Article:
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What Are You Seeing This Weekend? 'Evil Dead' Probably Won't Be 'The Company You Keep;' Fall Into A 'Trance' With 'Upstream Color'

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by Emma Bernstein
April 5, 2013 5:04 PM
2 Comments
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Looking for an adrenaline fix this weekend? Perhaps you're thinking about extreme sporting, a long run, or riding roller coasters? All good choices, and we'd like to suggest another. Head over to your local multiplex, where an assortment of shocking, dynamic, unearthly films are sure to get your pulse racing and breathing shallow. From the blood-spattered horror of the "Evil Dead" reboot to the chase sequences in Robert Redford's newest political conspiracy picture to a demonic possession tale and a story about cannibalism, this slate of releases guarantees your heart will be beating as hard and fast as your brain. Oh, and then there's the naked Norwegian chick with a lion's tale (who probably has sinister intentions). And, of course, "Jurassic Park" -- a seminal, heart-thumping action adventure flick -- is getting a 20th anniversary/IMAX 3D re-release. Life finds a way, indeed. So, dear readers, how are you going to make your blood run cold? Let us know in the comments below.

"Evil Dead." Directed by Fede Alvarez. Starring Jane Levy, Jessica Lucas, Lou Taylor Pucci, Shiloh Fernandez, and Elizabeth Blackmore. Our review: "If the original was [Sam Raimi's] inventive soufflé of horror and slapstick, in the remake, Alvarez seems content to simply show us the ingredients: a chainsaw, the book of the dead, 'The Classic,' without knowing how to put them together into anything scary, involving or inventive." Metacritic: 62 Rotten Tomatoes: 66% The Playlist: D (for fans of the original) or C- (for everyone else)


"6 Souls." Directed by Mans Marlind and Bjorn Stein. Starring Julianne Moore, Jonathan Rhys Meyers, Jeffrey DeMunn, and Frances Conroy. While this supernatural-psychological thriller has a moderately original premise, and is full of creepy-crawly moments, its narrative isn't strong or developed enough to carry the movie to its end. MC: 36 RT: 0%

"Trance." Directed by Danny Boyle. Starring James McAvoy, Vincent Cassel, and Rosario Dawson. Our review: "Some will kick against the film's unwillingness to have an entirely sympathetic character, and few would argue that by the time it's done, it's maybe gone a twist or two too far, stretching plausibility to absolute breaking point. But it just about held together for us, the film proving to be a head-spinning, psychologically rich take on the crime flick." MC: 61 RT: 70% PL: A-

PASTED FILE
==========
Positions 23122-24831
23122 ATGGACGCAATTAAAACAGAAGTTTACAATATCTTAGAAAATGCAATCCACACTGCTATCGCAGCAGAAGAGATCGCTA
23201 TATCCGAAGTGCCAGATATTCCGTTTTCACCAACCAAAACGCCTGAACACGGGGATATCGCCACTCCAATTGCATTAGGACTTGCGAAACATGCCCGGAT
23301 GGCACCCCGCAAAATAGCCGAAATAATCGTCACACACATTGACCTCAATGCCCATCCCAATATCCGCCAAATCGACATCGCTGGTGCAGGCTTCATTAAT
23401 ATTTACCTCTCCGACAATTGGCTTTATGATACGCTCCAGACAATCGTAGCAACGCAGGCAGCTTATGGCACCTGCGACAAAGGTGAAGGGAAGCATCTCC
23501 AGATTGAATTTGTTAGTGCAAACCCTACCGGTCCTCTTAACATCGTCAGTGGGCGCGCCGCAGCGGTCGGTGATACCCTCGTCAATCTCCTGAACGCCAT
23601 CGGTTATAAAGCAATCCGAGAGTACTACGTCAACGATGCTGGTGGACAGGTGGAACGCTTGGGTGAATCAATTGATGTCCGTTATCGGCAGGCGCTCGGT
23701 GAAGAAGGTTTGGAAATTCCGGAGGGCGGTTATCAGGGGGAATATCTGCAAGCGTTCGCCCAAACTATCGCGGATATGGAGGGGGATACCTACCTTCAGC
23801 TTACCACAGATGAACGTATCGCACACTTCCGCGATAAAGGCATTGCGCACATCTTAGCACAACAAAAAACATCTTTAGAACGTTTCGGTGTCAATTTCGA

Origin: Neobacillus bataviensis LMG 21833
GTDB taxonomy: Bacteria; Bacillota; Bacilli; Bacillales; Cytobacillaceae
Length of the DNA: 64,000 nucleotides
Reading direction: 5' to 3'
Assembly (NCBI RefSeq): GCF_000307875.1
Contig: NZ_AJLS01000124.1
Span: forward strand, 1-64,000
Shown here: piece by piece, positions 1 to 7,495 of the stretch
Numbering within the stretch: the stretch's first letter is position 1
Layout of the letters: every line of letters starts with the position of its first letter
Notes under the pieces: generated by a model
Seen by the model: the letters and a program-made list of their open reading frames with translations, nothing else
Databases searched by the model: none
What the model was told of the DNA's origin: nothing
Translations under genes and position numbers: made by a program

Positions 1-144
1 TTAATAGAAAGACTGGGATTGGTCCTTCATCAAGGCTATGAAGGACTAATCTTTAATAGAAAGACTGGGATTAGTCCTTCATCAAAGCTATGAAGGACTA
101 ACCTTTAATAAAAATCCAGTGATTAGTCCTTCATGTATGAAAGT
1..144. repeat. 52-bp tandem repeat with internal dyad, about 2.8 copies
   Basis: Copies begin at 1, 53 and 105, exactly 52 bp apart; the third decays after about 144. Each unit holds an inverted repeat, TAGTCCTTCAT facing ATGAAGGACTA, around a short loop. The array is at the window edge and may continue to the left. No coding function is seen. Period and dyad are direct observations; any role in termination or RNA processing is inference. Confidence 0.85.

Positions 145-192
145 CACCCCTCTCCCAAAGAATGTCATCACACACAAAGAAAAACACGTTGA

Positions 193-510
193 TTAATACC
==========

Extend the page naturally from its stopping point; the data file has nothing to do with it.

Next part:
"The Company You Keep." Directed by and starring Robert Redford. Also starring Shia LaBeouf, Susan Sarandon, Nick Nolte, Chris Cooper, Brendan Gleeson, Terrence Howard, Richard Jenkins, Julie Christie, Brit Marling, Anna Kendrick, Sam Elliott, Jackie Evancho, and Stanley Tucci. Our review: "The fact that Redford never goes that far makes one wonder who exactly he’s made 'The Company You Keep' for. As his latest of three vanity projects/ unconvincing bits of agitprop, nobody but diehard fans left want to be mildly lectured. But even with so many talented actors involved, there’s nothing really galvanizing or particularly provocative about Redford’s latest." MC: 55 RT: 57% PL: C-

"Upstream Color." Directed by and starring Shane Carruth. Also starring Amy Seimetz and Andrew Sensenig. Our review: "It's a picture that's not easy to process, and that's part of what makes it so breathtaking and brilliant. You're baffled by what you've seen and in awe of how it's illuminated your mind. Thematically rich, layered and hypnotic, 'Upstream Color' is a maddeningly abstract and romantic examination of love, who we are as lovers, what our love does to one another, and how that's connected to the nature of all things. It's fleeting, transcendental." MC: 79 RT: 87% PL: A